Mitchell Atlas Engineering for fun and profit

Long time no see

Hello all.

As you may or may not have noticed, it’s been over a year since my last update. This isn’t exactly unheard of when it comes to blogging, but suffice it to say that life got considerably more busy (job searching, master’s thesis, moving countries, more job-searching, etc.) and as a result my web site responsibilities fell by the wayside.

However, I have recently decided to reanimate my site, although with a somewhat different style, both visually and contextually. As you can see, I have abandoned my old self-hosted Wordpress design and have switched to a Jekyll-based on hosted (for free!) at Github. While my site functioned well (in the technical sense) on Wordpress, in switching to my Jekyll/Github-based solution I have found several key advantages. One is cost; my previous webhost, while already a terrific bargain compared to most other hosting providers, charged a minimum daily rate of 3 cents per day for hosting a dynamic site ($0.01 / day) with a MySQL database ($0.02 / day), such as Wordpress, plus $0.05 / day in storage for my site and $0.23 / GB for bandwidth. For a small site like mine, this comes out to only about $2 and change per month! Still, it adds up over time and with free hosting solutions like Github around, I saw little reason in continuing to pay for what I could be getting for free. Another advantage is simplicity; while a Jekyll-based is perhaps initially more difficult to set up compared to a Wordpress-based one, the ongoing publishing and administration workload (comment moderation, plugin management, security patches, post formatting and layout hassles, etc.) is greatly reduced with a Jekyll site. Jekyll generates a static site (no databases, no server-side processes) from Markdown-formatted text files and relatively simple Liquid templates which can then be freely hosted on Github Pages. There are no plugins to worry about, no software patches to upgrade, no built-in commenting (though I have implemented commenting functionality through Disqus), and I can write and edit my posts using any text editor of my choosing (I’m currently test-driving Atom) and version-control them using git. Admittedly, learning all of this new software might be intimidating for many people, but for people like me who enjoy diving in to these types of projects, it’s great. The result of this work is what you see now: a new site design that is simpler, lighter, and functional.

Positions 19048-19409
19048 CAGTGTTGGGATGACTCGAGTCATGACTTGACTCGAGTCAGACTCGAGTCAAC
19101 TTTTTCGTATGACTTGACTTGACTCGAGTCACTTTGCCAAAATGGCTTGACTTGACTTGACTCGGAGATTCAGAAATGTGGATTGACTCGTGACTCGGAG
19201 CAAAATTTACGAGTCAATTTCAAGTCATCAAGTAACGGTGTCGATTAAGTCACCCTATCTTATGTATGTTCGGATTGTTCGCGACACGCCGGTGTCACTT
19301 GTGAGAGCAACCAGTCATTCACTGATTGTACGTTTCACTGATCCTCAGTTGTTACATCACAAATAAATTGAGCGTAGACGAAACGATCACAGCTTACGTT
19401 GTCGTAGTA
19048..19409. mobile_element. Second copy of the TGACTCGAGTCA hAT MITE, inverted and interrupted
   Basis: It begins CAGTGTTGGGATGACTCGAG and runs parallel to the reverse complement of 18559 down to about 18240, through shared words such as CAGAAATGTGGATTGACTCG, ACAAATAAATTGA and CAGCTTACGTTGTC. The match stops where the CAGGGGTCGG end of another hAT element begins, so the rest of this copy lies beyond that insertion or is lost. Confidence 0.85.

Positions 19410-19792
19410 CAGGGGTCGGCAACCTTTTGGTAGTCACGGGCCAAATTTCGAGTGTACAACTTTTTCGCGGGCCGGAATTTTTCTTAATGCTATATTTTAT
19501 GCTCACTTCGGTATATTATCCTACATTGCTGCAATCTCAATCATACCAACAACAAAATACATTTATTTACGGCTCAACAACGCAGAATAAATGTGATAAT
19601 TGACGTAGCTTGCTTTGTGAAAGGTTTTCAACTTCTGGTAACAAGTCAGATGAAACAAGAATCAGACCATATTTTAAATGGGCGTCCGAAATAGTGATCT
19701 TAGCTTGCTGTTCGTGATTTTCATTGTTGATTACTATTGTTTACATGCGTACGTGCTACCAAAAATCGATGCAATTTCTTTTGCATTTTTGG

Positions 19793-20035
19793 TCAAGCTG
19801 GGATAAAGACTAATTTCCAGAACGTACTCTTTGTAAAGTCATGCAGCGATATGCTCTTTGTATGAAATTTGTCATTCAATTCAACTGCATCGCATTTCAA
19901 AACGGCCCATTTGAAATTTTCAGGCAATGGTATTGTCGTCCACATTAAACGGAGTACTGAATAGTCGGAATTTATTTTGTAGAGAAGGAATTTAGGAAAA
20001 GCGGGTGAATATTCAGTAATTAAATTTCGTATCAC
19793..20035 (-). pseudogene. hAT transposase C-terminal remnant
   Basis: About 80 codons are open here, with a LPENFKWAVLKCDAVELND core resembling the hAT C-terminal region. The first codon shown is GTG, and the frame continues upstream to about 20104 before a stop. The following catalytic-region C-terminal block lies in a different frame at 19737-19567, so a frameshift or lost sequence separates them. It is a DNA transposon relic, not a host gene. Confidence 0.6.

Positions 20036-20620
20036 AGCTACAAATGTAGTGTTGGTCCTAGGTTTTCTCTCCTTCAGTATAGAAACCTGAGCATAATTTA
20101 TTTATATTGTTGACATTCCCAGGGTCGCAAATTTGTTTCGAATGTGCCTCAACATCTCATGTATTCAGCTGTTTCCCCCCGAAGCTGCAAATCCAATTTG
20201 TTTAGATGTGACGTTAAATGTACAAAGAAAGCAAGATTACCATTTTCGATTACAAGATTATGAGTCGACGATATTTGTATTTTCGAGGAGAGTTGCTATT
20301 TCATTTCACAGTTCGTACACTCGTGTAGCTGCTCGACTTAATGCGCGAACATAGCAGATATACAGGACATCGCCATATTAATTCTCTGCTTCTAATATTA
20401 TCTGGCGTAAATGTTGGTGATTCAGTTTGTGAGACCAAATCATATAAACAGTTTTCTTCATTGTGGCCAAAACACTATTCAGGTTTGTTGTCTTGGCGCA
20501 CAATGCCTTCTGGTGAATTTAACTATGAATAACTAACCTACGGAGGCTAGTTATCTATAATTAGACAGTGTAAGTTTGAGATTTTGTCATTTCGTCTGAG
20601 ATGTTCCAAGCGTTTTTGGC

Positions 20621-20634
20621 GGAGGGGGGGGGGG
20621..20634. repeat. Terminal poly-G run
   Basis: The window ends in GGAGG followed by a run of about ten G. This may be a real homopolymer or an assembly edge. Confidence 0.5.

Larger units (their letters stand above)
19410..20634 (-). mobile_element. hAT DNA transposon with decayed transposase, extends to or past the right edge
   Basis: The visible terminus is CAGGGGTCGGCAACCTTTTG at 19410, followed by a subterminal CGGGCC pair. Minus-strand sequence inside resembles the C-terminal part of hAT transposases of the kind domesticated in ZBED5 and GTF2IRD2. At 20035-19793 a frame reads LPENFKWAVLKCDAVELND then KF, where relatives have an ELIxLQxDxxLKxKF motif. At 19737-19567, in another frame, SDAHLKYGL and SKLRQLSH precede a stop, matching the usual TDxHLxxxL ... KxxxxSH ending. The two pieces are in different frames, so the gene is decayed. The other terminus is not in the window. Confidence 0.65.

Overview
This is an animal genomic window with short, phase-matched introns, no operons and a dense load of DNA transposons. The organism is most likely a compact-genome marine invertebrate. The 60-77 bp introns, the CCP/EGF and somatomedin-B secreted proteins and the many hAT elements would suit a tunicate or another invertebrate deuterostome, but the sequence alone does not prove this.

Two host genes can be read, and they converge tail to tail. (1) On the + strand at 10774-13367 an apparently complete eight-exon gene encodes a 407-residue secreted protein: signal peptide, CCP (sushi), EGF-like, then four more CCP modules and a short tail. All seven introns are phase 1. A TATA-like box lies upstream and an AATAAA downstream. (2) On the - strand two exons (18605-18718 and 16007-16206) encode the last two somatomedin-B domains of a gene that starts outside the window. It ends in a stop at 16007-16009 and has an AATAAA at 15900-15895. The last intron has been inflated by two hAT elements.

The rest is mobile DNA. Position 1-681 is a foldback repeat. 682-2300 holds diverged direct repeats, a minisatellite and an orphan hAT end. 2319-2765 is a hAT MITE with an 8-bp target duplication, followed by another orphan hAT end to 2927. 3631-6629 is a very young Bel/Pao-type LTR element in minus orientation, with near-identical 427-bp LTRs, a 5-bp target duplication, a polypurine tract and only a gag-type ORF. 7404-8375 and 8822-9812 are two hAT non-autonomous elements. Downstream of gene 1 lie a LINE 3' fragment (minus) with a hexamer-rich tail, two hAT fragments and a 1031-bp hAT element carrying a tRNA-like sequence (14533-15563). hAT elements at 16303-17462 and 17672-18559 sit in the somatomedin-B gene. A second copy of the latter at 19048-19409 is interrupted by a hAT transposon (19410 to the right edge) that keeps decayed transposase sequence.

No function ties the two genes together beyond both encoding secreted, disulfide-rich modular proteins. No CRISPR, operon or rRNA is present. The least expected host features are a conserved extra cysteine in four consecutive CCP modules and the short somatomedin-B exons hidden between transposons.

The other change that I will be bringing to this site is my writing style. Previously, many of my posts were long, formal, and narrowly-focused on only a few topics. I originally thought that I would use my blog to educate readers about the science of radiation and nuclear energy, technology, and other topics familiar to me. As you can see, I have migrated some of my better articles to the new blog. I even entertained the idea of writing a layperson’s primer to radiation and nuclear power. However, I see now that I had underestimated the amount of time and effort that such a project would have required, and with the vast resources of the internet (especially Wikipedia) available to all interested parties, I find the project hard to justify. As a result, going forward I will likely write shorter, more intermittent posts with (hopefully!) greater frequency.

We’ll see how it goes.